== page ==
What I haven't mentioned is, I was going nowhere. Maybe our society is all about people going nowhere, finding themselves somewhere. By definition, that would be the professional career, the beautiful wife, the house with the white picket fence, etc.

All fine, if that's okay to you. What I'm trying to say is the person I was then was not alive. My whole life I was either the underdog among my friends, both physically and mentally, and also, beginning especially in MS, the target of every bully in the school. My life was looking around corners, avoiding certain places. I had very little extra-curricular activity, though for a year I was a member of the ski-club, and had no problems. Unless shyness, and a sense of not belonging counts?

Yes I was very much into electronics and chemistry. I was also into playing by myself in my back-yard at 16 with Matchbox cars and trucks, building roads and cities and dams. I was a loner. Some of the girls liked me, but no way did I know it. Or if I did, what to do. In HS I craved English classes, physics and chemistry, shop and mechanical drawing. In most every place there was a bully or two that made learning second to survival.

HS was a total loss... though A Mr Gunnard, a counselor, made a difference, as did a handful of other teachers, so I did survive. Surviving MS/HS was my victory! What did I learn? Nothing more at the time other than I'd survived. And surviving meant risking going to a school dance only to get punched, or a knife held at my throat. Once by a Native American blood-brother. Now this event would be vitally important... as the dichotomy was we had been friends enough at one point to cut and blend blood, yet later, he held a knife at my throat.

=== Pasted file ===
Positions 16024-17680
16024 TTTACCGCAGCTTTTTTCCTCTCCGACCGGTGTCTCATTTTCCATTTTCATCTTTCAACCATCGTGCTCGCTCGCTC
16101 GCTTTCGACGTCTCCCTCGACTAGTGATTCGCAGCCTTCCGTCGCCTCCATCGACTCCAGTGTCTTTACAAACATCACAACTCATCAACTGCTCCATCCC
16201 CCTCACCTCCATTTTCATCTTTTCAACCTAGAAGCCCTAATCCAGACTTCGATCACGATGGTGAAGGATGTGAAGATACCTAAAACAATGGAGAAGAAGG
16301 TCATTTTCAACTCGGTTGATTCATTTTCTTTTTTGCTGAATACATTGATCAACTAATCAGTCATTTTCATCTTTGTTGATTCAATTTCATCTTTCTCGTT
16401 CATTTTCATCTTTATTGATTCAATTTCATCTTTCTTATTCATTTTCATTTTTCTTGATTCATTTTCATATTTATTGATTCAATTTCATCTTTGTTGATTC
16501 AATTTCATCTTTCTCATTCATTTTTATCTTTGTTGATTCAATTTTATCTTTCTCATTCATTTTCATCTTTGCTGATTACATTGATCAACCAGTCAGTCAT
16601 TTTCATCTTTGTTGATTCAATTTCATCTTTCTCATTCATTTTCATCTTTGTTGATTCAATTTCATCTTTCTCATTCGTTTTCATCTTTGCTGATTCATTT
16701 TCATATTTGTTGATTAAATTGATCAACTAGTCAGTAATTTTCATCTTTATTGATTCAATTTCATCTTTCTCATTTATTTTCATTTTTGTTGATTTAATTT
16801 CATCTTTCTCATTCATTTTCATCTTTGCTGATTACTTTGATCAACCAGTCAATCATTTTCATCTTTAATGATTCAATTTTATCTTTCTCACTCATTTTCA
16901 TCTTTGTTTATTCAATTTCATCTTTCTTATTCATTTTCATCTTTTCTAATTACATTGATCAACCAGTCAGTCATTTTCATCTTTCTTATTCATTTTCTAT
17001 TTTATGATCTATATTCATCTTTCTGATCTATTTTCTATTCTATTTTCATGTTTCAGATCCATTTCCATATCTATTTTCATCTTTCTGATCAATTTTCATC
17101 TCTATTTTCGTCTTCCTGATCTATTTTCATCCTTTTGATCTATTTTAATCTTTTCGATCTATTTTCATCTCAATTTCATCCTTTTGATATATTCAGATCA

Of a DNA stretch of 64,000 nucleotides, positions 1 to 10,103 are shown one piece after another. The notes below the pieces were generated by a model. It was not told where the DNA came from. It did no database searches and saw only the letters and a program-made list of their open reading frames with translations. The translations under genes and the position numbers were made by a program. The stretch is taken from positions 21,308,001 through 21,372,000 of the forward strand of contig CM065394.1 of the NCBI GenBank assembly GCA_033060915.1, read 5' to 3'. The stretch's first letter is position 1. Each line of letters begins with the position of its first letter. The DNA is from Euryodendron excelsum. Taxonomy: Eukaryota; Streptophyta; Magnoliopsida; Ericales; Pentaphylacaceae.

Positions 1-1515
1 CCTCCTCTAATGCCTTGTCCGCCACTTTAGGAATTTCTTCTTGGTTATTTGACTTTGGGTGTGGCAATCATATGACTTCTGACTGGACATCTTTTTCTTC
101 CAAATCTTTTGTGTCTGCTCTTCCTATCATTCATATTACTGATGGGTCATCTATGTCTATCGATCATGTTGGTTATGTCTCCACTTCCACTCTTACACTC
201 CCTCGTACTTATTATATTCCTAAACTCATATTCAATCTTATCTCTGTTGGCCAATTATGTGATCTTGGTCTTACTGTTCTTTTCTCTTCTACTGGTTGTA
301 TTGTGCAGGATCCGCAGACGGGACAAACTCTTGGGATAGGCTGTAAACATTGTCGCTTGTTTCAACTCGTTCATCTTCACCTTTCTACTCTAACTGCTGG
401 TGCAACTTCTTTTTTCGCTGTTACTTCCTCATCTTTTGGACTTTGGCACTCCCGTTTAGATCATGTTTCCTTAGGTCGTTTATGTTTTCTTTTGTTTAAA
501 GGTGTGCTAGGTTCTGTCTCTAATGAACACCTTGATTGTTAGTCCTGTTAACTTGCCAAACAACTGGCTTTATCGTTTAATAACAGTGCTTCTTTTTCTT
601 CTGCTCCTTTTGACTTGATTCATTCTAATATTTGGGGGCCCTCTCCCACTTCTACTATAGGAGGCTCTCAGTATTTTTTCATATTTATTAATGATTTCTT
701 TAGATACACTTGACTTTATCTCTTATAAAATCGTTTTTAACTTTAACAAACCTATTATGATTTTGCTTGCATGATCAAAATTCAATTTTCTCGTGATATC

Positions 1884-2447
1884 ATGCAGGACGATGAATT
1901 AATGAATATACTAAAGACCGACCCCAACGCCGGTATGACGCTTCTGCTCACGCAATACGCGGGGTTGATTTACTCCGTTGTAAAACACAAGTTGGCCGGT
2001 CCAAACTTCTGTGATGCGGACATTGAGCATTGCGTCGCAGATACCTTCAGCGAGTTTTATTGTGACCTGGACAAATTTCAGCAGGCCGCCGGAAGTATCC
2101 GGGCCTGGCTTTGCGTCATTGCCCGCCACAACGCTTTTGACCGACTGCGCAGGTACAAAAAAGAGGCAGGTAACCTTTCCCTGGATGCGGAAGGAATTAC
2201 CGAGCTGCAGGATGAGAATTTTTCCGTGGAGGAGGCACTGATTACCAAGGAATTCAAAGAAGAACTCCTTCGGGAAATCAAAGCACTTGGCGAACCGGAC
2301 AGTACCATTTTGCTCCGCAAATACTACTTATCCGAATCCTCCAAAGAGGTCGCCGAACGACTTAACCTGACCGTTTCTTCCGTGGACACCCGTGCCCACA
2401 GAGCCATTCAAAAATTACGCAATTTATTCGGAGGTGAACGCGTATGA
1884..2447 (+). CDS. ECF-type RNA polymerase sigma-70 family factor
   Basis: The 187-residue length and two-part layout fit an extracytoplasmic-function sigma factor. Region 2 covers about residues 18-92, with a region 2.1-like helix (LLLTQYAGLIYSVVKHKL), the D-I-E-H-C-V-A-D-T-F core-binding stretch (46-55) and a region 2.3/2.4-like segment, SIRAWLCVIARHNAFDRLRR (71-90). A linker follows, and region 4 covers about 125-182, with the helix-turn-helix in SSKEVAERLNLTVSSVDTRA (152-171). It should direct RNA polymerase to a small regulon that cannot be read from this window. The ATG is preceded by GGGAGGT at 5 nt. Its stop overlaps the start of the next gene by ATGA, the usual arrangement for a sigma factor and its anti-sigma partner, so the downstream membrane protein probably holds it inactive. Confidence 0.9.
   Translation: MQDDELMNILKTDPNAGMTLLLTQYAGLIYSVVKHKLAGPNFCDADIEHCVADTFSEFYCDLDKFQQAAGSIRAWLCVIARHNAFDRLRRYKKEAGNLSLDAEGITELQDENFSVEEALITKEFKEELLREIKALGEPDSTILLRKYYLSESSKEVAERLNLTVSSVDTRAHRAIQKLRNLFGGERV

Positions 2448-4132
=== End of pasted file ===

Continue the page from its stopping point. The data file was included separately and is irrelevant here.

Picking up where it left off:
It should be noted, well several things should be noted:

1) My sister, a 1 and 1/2 younger than me was probably one of the most popular girls in MS/HS. And in several cases the very guys that liked to bully me, she was friends with.

Two ways this can work out. 1) leverage 2) getting a lucky break.

2) My parents donated their life at the time trying to help me. They were constantly at the school. They spoke personally to the parents of some of my worst bullies. Ironically, it fed into my dependence on them, and their's of me. This dynamic would contribute to the disaster to follow.

My sister remained and continues to be my best friend. I was the oldest, but she was the wiser, the smarter, the most popular. And in my early 20's I would become the brother she turned to... and essentially, we are like satellites, revolving and holding each other together.

I rarely se my sister, haven't for over 20 years. You might recall I eventually had little choice but to move away. My sister didn't. So we talk occassionally on the phone, have vacations when we meet. I have two brothers too. Both now live in Florida. I live in NH... Land of Lynch, since the Old Man of the Mountain crumbled. An obvious sign that Gov. Lynch was wrong for NH, yet here he is in his third term as governor.